But it covers up a deep insecurity, so they become obsessed with humiliating, and controlling and dominating everyone around them, and what better domination game than to make millions of people believe in an alternate reality that benefits you by depicting you as infallible, I am your voice, and keeping you -- ideally keeping you in office.
STELTER: You're saying something really interesting about the big lie. The big lie is a power trip. It's a power move. Every time he tells his fans to believe that the election was stolen from him, he's gaining power because they're all believing that lie together, right? Or saying they do. BEN-GHIAT: Yes, it's the ultimate power trip. The other thing he did,
and every step of the way he was just confirming, which is why I wrote the book. The Trump White House was very similar to the governing structures of many authoritarians. They create these inner sanctions surrounded by the sycophants and flatterers and family. There's usually family in there.
And these people will not push back. They will not tell them the truth. They will keep his secrets. They will repeat his lies in public, and he did the same to the GOP and civil service.
And once that happens overtime, Trump wasn't there very long, but they can begin to believe their own propaganda, and that's where the delusional can come in.
STELTER: So then I come around and go back to Carl on -- where are we going? Last night in Arizona, Trump said, quote, in my opinion, there is no way they win elections without cheating.
In other words, he's saying no Democrat can ever hold office without cheating. These are the crazy lies that he's spreading every night, and though we're not airing them on CNN, or MSNBC or ABC, but they're being heard by millions of people.
So, Carl, where -- where are we going?
BERNSTEIN: I think we have to realize is that this movement and this madman, this authoritarian demagogue has been embraced by one of the two political parties. They are enthralled to him. The Republican Party of McConnell and of McCarthy are enthralled by Donald Trump and this movement to disenfranchise the American voter who may vote as a Democrat.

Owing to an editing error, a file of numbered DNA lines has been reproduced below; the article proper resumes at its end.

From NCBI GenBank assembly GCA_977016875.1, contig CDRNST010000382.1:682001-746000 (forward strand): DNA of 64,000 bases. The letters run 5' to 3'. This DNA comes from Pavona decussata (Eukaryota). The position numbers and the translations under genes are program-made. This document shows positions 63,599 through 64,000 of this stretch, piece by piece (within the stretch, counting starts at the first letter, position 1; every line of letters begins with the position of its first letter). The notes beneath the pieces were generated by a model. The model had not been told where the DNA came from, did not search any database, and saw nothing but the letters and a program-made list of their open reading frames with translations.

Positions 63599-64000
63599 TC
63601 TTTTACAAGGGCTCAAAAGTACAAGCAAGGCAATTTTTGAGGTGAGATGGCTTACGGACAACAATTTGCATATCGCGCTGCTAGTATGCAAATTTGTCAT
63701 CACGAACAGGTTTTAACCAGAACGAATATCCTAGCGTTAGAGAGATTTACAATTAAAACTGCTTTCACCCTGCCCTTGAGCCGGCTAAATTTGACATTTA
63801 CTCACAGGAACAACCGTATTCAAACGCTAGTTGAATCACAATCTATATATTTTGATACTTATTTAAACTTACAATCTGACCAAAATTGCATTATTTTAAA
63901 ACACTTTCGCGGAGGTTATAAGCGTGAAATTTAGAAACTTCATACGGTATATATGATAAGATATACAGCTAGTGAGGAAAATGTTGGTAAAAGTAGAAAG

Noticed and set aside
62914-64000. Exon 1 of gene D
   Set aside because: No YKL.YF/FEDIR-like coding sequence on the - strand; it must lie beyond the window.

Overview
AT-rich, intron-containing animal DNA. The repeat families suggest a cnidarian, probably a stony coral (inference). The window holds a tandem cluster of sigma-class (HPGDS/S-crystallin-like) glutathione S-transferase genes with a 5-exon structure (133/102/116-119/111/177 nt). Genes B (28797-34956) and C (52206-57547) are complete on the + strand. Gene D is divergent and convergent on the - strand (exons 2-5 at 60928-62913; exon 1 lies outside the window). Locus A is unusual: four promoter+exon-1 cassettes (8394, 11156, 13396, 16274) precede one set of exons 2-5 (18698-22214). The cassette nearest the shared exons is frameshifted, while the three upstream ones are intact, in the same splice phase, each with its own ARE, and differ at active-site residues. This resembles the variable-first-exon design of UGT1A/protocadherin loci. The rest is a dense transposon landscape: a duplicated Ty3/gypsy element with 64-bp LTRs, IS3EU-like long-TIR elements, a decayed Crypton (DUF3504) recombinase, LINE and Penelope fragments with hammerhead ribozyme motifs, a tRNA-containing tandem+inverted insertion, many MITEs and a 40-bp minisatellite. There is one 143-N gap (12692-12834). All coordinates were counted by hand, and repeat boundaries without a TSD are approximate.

This is an authoritarian, demagogic movement that now is represented in one of our political parties and its leadership to the top. We need to start looking at our country as journalists, especially, to see how did this happen here?
We need to take the focus off Trump of his psychology and all the rest and look at his movement and how it is seized tens and scores of millions of American voters who have embraced his lies and his pathology and these war crimes.
STELTER: The downstream effects of the delusions. Carl and Ruth, thank you both.
When we come back here in RELIABLE SOURCES, a surreal start to the Summer Olympics, with the press sometimes the only spectators in the stands. So, can the Olympic broadcaster NBC draw a crowd? The race for ratings gold, that's after the break.
[11:35:14] STELTER: Will NBC be one of the winners or the losers of the Summer Olympics? That's one of the questions as the games get underway after a one-year delay in Tokyo. NBC Universal shelled out billions of dollars for a decade's worth of Olympic broadcasting rights. NBC is known for its Olympic coverage.
But this year, this in the next couple of weeks, there are several hurdles ahead, beginning with the difficulty of staging a dramatic show when there are no crowds in the stand. And when there are intensive COVID-related precautions in place in Tokyo. We've already seen some big-name advertisers like Toyota drop out of the games. And there's also curiosity about whether NBC is going to be able to use these games to promote its streaming platform, Peacock.
But here's what we know. This weekend, the numbers are in for the opening ceremonies. The ratings from Nielsen are in. You can see there, NBC says about 70 million people tuned in to the opening ceremony broadcast. That is down dramatically from the 2016 Summer Olympics in Rio.